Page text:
Iron ore is not starting a new supercycle, according to Vale chief executive Eduardo Bartolomeo. In a Financial Times interview, the ceo estimates that demand will level off in two years.
Bartolomeo says the recent record high in iron ore prices is very different from the boom seen in the early 2000s, which was motivated by China’s accelerated industrialisation.
“In the last supercycle, we had a strong growing construction activity in China,” he is quoted as saying. “It was a structural change. We are not talking about a big shock in demand right now. It’s a small thing.” However, recovery in the world’s major economies and iron ore producers operating close to maximum capacity will sustain prices until 2023.
“Although much is said about cuts, production is still increasing in China and now we have Europe coming back and the US announcing a huge stimulus package. There are also restrictions on supply. This market will be tight for a while,” he comments.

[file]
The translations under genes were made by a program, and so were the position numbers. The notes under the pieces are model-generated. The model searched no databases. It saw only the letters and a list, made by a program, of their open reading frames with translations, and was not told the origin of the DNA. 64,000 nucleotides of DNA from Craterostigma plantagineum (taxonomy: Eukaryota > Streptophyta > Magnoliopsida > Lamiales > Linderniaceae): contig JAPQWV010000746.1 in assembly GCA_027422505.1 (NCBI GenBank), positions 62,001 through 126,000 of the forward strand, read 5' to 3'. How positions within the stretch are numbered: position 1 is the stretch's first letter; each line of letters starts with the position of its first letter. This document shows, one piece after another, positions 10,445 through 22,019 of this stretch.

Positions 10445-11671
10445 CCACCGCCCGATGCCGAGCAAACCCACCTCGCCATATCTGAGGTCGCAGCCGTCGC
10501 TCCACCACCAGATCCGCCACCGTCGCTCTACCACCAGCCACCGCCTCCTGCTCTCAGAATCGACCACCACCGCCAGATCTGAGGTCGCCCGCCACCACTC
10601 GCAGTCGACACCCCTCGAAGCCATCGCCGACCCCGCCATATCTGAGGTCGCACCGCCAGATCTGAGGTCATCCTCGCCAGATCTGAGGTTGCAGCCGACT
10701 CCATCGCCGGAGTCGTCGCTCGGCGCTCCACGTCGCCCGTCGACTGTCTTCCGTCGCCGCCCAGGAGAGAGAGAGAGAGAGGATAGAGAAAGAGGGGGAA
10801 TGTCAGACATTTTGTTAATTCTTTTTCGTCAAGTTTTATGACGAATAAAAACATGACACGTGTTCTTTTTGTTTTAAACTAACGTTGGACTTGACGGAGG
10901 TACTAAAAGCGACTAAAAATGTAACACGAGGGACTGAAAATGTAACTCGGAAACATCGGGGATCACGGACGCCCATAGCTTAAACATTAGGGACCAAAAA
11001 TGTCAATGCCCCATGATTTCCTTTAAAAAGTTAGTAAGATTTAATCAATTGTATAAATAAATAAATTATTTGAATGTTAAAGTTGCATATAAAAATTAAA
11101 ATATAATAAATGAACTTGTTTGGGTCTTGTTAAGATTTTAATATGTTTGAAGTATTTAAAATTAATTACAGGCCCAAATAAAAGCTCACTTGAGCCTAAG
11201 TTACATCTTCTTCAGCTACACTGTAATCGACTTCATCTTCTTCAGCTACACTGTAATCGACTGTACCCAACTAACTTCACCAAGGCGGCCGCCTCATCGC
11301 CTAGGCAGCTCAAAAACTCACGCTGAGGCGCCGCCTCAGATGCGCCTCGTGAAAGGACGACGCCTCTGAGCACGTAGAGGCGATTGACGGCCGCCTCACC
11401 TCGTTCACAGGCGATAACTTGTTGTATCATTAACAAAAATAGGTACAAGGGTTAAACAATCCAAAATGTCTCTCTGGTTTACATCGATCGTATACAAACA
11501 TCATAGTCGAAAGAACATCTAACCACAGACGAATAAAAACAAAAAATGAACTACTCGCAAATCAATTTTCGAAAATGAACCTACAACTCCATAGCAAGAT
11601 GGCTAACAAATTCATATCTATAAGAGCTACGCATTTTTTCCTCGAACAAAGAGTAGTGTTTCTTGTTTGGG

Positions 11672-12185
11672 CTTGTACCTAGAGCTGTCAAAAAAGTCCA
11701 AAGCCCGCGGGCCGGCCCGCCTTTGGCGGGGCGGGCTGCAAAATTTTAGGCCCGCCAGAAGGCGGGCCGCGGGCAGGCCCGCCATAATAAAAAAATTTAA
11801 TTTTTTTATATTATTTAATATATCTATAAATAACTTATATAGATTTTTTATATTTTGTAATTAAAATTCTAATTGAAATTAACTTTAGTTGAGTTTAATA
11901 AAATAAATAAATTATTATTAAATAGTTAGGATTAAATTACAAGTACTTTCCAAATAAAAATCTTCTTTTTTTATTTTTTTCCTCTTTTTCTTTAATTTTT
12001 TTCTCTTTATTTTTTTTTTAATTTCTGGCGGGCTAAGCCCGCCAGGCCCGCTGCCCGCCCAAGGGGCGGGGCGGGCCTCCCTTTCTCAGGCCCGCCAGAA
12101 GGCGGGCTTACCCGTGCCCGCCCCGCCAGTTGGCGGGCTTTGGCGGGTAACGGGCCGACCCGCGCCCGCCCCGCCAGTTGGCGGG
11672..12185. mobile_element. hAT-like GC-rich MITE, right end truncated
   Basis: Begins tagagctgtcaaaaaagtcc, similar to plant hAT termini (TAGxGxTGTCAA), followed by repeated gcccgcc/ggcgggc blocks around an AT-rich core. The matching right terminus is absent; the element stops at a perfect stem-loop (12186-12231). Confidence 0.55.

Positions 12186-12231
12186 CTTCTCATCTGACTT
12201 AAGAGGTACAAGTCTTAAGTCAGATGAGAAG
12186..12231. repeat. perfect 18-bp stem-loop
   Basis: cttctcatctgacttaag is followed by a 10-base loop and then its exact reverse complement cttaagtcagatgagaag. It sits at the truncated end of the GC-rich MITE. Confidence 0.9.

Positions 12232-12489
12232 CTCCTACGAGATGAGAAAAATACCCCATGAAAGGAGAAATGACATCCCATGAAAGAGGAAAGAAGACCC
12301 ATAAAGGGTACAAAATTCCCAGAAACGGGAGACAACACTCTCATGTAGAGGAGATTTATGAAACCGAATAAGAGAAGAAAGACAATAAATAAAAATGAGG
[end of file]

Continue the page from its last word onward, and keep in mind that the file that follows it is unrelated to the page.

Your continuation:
The boosted performance of iron ore has been very good for large producers such as Vale, especially after the tragic rupture of the B1 dam in Brumadinho two years ago, Kallanish notes.
Bartolomeo expects that, at some point, Vale will have to increase production to 400 million tonnes/year because iron ore is a “high fixed cost business, but the company will do this in a very calculated way, carefully and safely”.
According to Vale’s ceo, China will reduce its dependence on iron ore in the medium term because of the increased use of scrap by its mills. Bartolomeo foresees there will also be a move to higher-quality iron ore as the steel industry is turning to new methods to reduce emissions, such as hydrogen-based production.
Todor Kirkov Bulgaria